[cabfpub] (Eventually) requiring id-kpServerAuth for all certs in the chain?

Ryan Sleevi sleevi at google.com
Thu Nov 13 20:45:42 UTC 2014


that language is hardly normative, nor are there normative restrictions on
it, nor would it adversely affect the algorithm of RFC 5280 Section 6 (and
indeed, if someone was enforcing that CAs not have the EKU, they'd be
violating Section 6.1 para3)

While the algorithm could be extended to include checks for
> conformance to the profiles in Sections 4 and 5, this profile
> RECOMMENDS against including such checks.

So I'm not sure I fully understand your concern.

On Thu, Nov 13, 2014 at 12:40 PM, Jeremy.Rowley <jeremy.rowley at digicert.com>

>  Doesn't all this ignore 5280's recommendation that "In general, this
> extension will appear only in end entity certificates"? Ignoring this might
> put browsers at odds with other industry groups also using PKI.
> On 11/5/2014 2:31 PM, Brian Smith wrote:
>  Gerv,
>  Please note that Ryan and I appear to be suggesting exactly the same
> thing. And, note that what I'm suggesting here is exactly the same argument
> I made for interpreting EKU in end-entity certificates earlier this year or
> last year: a lack of EKU is equivalent to "anyExtendedKeyUsage". This is
> what all (AFAICT) certificate verification code does today.
>  Gervase Markham <gerv at mozilla.org> wrote:
>> > However, I'm assuming that for the CAs for which the BRs apply, it is
>> > already the case that all or most of their intermediates conform to the
>> > BRs.
>> I would hope so. But is it programmatically detectable that they do? If
>> so, how? "Publicly audited" is not a determinable characteristic of an
>> intermediate.
>  Your proposal has the same issue. In both proposals, just by looking at
> the certificate chain, you can tell whether the intermediate is required to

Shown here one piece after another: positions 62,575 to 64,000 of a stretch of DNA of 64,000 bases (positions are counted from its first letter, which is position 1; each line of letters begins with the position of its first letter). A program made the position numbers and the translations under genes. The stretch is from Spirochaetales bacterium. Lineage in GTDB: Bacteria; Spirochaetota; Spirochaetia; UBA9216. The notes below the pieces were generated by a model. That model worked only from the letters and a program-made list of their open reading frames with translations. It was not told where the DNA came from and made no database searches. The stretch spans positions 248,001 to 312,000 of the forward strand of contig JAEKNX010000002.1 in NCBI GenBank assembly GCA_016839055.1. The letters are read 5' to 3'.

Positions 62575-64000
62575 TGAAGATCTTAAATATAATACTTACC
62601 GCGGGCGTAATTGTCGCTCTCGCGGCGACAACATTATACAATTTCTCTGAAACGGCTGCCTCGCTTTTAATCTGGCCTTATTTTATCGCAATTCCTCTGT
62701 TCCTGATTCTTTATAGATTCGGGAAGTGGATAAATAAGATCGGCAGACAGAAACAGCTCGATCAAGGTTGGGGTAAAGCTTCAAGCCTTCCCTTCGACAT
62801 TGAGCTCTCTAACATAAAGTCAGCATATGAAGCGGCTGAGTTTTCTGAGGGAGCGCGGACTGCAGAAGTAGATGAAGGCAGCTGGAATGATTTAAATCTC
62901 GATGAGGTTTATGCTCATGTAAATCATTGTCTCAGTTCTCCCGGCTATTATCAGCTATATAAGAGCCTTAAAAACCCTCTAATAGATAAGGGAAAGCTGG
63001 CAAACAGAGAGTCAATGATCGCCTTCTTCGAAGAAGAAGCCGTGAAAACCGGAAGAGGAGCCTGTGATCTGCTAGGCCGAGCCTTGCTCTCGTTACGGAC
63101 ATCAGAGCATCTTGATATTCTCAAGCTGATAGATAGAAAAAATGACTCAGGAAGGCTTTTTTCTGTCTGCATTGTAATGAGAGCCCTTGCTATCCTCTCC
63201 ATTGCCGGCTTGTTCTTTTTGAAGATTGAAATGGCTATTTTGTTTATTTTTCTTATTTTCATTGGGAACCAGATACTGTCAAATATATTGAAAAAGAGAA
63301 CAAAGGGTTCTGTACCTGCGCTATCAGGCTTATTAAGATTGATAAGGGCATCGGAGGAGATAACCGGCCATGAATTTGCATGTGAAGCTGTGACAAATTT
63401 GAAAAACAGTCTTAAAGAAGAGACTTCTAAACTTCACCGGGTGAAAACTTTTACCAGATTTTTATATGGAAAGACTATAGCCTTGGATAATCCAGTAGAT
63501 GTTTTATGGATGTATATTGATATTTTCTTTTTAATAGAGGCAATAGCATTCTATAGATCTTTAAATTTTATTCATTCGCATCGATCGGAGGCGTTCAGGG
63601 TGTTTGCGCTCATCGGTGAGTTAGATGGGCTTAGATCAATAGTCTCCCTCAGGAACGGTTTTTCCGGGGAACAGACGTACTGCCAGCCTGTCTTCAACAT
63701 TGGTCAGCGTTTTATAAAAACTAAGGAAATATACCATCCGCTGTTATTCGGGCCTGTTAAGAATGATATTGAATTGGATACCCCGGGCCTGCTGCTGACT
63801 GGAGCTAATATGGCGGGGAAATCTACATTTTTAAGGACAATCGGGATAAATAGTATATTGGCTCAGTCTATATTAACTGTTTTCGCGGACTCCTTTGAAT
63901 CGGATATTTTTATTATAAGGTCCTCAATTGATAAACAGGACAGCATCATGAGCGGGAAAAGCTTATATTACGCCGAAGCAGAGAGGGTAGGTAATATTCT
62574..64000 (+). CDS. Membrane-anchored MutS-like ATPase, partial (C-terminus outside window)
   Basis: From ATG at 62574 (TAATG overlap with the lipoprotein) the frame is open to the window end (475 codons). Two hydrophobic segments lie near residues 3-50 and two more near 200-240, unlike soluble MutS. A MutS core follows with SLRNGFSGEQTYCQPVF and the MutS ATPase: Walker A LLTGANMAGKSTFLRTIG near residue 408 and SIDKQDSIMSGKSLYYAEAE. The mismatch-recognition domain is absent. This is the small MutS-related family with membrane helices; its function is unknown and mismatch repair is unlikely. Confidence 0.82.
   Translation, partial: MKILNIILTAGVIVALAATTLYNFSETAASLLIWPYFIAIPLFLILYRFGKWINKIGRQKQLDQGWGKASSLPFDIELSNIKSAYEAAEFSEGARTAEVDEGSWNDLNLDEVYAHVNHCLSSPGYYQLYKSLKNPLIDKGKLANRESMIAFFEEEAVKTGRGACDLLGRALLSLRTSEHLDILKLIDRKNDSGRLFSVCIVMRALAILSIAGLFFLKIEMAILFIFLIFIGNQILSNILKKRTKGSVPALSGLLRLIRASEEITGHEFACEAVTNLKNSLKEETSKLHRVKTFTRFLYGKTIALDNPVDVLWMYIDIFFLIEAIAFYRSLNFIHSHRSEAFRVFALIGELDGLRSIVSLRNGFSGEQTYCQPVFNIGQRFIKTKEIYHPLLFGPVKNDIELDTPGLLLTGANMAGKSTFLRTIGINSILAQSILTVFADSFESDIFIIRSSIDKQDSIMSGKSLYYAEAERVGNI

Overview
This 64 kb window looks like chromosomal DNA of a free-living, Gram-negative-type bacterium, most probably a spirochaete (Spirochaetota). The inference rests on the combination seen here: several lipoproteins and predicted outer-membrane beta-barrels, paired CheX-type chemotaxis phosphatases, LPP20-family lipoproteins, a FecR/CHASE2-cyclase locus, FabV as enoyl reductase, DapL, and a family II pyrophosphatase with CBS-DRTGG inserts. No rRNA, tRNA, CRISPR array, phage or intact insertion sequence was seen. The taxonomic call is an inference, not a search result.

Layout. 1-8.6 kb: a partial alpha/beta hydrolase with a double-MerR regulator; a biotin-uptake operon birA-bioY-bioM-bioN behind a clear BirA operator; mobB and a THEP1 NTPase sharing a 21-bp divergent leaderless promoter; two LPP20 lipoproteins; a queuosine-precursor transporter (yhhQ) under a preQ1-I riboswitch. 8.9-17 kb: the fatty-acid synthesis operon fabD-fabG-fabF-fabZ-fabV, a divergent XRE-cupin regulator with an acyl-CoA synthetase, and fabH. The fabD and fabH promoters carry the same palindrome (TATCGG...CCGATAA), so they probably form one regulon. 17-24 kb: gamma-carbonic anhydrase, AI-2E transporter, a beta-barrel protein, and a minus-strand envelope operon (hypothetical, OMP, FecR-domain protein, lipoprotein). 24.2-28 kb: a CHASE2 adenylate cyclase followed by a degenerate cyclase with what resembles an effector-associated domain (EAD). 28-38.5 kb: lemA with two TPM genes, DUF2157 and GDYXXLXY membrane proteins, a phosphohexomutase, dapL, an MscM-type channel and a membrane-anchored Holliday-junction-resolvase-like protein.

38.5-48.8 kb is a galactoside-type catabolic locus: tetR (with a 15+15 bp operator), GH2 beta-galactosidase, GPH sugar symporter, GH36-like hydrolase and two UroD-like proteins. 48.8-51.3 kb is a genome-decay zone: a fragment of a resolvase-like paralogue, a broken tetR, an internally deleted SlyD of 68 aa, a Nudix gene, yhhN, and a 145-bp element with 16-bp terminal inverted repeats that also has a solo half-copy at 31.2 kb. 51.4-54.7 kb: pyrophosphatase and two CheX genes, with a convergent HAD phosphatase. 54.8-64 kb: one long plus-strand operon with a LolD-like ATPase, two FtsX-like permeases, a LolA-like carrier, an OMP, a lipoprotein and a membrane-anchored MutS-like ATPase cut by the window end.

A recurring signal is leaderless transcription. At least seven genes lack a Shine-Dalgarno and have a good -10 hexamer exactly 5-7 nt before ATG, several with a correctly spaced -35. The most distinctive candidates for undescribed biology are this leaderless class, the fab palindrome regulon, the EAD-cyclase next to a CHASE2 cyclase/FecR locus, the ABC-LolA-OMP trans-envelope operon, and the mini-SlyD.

> conform to the BRs or not. The only difference is that the way Ryan and I
> are suggesting already matches what Chrome (on Windows, at lesat), IE, and
> Firefox are already doing, whereas you are proposing that all browsers
> eventually (5-10 years from now?) be changed to do something new, without
> any protection for users until then.
>  Also, your proposal 1) requires a re-issue of intermediates for all
>> private PKIs, right? Because they all need to have EKUs in them?
>  If a CA certificate chains to a root for which the BRs apply, and that
> sub-CA doesn't want to be held to the BRs (ostensibly because they don't
> intend to issue SSL certificates), then they would need to have their
> sub-CA cert re-issued (and the old one revoked) with an EKU extension that
> does not include id-kp-serverAuth or anyExtendedKeyUsage, unless their
> certificate already has such an EKU. That is the only situation in which
> re-issuance would be necessary.
>  If private CAs don't issue SSL certificates, then it would be a good
> idea to replace their CA certificates with ones that contain an EKU that
> doesn't have id-kp-serverAuth or anyExtendedKeyUsage, to follow the
> principle of least privilege. But, they wouldn't be required to make any
> change, because the BRs don't apply to them, assuming that they don't chain
> to a trusted root. If they do chain to a trusted root then they're not
> private and the above paragraph applies.
>  Cheers,
>  Brian
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